It is not clearly understood which portions of the anatomy can cause coccyx pain. In many cases the exact cause of the pain is not known (called idiopathic coccydynia), and in these cases the symptoms are managed.
In general, pain can by caused in the coccyx if an injury or some type of excess pressure on the area causes the bones to move beyond their normal very limited range of motion, resulting in inflammation and localized pain. An injury to either the ligaments or the vestigial disc may be a cause of pain. Rarely, the bones of the coccyx can fracture and cause pain. Also, in rare cases a tumor or infection in the coccyx can be a primary cause of tailbone pain.
Possible Underlying Causes of Coccydynia
Generally, a diagnosis of the cause of coccydynia will identify one of the following underlying causes of pain:
- Local trauma. A fall on the tailbone can inflame the ligaments or injure the coccyx or the coccygeal attachment to the sacrum. This is probably the most common cause of coccydynia.
- Childbirth. During delivery, the baby's head passes over the top of the coccyx, and the pressure created against the coccyx can sometimes result in injury to the coccyx structures (the disc, ligaments and bones). While uncommon, the pressure can also cause a fracture in the coccyx.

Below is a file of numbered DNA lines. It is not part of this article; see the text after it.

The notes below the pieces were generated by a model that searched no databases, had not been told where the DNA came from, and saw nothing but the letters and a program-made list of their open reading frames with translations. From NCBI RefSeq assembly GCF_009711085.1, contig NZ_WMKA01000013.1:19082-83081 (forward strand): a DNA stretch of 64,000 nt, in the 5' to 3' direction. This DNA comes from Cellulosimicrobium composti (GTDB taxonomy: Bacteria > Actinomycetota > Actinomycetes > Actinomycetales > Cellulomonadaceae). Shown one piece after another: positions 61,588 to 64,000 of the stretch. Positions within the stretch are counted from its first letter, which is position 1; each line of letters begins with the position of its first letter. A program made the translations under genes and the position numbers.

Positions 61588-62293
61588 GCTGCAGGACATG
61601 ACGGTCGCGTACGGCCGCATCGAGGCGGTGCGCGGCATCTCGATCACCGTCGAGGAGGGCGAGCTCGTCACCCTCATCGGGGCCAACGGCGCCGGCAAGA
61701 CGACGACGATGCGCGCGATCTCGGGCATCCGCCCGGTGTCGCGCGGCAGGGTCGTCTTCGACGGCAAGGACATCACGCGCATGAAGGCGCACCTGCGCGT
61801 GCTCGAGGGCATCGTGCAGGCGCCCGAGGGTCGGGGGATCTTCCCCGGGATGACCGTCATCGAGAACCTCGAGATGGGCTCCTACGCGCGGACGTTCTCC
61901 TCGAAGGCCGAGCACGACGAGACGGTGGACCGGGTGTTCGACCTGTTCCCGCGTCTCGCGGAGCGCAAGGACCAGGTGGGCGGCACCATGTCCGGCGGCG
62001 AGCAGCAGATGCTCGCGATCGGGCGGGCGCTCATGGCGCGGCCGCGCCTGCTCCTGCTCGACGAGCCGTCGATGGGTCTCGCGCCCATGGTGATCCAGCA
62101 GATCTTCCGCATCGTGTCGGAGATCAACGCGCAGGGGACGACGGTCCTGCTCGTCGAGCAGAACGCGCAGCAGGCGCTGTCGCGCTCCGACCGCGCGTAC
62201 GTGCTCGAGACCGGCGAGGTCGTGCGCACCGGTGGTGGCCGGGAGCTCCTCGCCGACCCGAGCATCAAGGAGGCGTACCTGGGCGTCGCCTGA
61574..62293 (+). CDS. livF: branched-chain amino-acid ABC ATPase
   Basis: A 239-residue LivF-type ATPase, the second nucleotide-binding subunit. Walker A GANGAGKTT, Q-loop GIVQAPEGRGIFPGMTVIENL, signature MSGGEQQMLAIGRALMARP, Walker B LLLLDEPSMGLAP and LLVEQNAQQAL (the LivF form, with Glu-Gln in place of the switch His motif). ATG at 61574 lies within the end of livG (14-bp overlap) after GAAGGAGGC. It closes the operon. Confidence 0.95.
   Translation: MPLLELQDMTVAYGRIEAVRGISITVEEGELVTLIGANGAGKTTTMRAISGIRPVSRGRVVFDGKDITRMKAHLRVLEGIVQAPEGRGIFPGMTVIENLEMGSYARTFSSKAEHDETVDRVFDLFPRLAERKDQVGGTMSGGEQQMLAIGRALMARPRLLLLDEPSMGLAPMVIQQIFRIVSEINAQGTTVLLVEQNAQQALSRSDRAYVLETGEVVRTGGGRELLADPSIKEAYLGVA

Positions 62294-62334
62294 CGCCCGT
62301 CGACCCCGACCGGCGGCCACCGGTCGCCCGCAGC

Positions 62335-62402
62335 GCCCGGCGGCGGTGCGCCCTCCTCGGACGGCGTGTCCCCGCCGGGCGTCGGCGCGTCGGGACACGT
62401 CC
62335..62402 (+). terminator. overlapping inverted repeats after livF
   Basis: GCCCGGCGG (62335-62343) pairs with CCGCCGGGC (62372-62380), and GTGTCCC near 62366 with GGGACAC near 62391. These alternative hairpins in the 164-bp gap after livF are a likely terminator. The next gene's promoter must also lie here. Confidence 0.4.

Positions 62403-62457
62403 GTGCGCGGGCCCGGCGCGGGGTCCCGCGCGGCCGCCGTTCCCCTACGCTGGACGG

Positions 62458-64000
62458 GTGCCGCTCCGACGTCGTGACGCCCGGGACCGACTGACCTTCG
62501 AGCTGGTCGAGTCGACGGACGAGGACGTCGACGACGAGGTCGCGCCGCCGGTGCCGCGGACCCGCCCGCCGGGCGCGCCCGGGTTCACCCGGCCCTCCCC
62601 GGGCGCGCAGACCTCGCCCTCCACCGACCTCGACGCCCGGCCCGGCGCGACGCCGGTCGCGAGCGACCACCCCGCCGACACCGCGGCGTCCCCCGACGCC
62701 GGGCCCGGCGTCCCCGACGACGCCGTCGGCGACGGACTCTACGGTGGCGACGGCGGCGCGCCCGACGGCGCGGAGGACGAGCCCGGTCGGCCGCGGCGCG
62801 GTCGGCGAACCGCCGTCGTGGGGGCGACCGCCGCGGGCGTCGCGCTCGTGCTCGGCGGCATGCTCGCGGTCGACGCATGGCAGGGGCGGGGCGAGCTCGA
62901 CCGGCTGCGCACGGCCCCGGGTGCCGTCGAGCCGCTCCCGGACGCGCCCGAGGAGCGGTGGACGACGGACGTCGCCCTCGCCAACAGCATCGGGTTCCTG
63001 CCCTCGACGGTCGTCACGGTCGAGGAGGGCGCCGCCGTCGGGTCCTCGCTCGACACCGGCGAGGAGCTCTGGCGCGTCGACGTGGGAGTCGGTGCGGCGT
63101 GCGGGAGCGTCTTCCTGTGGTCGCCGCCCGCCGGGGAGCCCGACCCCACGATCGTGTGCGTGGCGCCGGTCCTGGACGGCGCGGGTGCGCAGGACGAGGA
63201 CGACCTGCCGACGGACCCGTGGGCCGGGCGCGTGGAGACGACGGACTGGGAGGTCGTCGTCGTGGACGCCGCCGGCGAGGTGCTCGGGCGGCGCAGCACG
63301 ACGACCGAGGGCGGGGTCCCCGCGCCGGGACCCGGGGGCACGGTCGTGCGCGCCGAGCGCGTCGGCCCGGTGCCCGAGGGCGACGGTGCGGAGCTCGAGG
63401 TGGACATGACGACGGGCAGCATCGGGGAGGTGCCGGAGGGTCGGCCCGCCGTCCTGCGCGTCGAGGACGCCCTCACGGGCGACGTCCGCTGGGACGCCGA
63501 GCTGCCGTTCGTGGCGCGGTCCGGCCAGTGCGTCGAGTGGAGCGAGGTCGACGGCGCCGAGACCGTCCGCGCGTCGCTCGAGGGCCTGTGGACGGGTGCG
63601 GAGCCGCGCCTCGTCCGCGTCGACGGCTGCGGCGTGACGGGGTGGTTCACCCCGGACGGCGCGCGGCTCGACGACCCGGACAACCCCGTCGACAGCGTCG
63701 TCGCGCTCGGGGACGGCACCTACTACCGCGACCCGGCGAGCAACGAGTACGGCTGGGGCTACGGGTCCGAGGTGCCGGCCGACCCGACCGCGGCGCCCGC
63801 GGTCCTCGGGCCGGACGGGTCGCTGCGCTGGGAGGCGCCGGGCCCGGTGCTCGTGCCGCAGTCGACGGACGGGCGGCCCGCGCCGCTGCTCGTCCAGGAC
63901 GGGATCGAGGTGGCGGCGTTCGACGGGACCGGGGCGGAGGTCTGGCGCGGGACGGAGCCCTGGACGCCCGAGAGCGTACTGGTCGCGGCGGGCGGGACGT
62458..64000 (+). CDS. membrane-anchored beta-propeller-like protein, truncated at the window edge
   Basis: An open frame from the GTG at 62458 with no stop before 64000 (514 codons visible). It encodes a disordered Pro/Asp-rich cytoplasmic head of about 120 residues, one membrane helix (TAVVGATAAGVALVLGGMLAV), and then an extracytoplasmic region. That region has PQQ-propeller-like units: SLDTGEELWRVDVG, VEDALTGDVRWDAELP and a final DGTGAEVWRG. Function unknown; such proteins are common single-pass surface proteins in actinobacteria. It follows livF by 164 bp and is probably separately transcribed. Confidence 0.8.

- Pressure. Certain activities that put prolonged pressure on the tailbone, such as horseback riding and sitting on hard surface for long periods of time, may cause the onset of coccyx pain. Tailbone pain due to these causes usually is not permanent, but if the inflammation and symptoms are not managed, the pain may become chronic.
- Tumor or infection. Rarely, coccydynia is due to a tumor or infection in the coccyx area that puts pressure on the coccyx.
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